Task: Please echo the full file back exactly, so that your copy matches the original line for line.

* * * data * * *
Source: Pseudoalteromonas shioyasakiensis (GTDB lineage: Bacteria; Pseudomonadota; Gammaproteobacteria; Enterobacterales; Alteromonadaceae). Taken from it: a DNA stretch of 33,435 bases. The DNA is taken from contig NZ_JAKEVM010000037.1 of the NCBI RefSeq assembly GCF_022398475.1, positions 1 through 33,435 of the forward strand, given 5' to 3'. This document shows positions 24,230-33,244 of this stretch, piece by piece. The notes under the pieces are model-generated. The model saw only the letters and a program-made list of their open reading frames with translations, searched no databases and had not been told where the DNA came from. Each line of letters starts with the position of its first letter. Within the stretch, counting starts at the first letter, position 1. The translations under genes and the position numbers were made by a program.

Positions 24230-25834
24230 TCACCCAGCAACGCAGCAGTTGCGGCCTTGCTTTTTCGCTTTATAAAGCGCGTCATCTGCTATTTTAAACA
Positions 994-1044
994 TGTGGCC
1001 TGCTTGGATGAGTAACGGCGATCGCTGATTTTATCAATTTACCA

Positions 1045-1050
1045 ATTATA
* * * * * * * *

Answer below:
Source: Pseudoalteromonas shioyasakiensis (GTDB lineage: Bacteria; Pseudomonadota; Gammaproteobacteria; Enterobacterales; Alteromonadaceae). Taken from it: a DNA stretch of 33,435 bases. The DNA is taken from contig NZ_JAKEVM010000037.1 of the NCBI RefSeq assembly GCF_022398475.1, positions 1 through 33,435 of the forward strand, given 5' to 3'. This document shows positions 24,230-33,244 of this stretch, piece by piece. The notes under the pieces are model-generated. The model saw only the letters and a program-made list of their open reading frames with translations, searched no databases and had not been told where the DNA came from. Each line of letters starts with the position of its first letter. Within the stretch, counting starts at the first letter, position 1. The translations under genes and the position numbers were made by a program.

Positions 24230-25834
24230 TCACCCAGCAACGCAGCAGTTGCGGCCTTGCTTTTTCGCTTTATAAAGCGCGTCATCTGCTATTTTAAACA
Positions 994-1044
994 TGTGGCC
1001 TGCTTGGATGAGTAACGGCGATCGCTGATTTTATCAATTTACCA

Positions 1045-1050
1045 ATTATA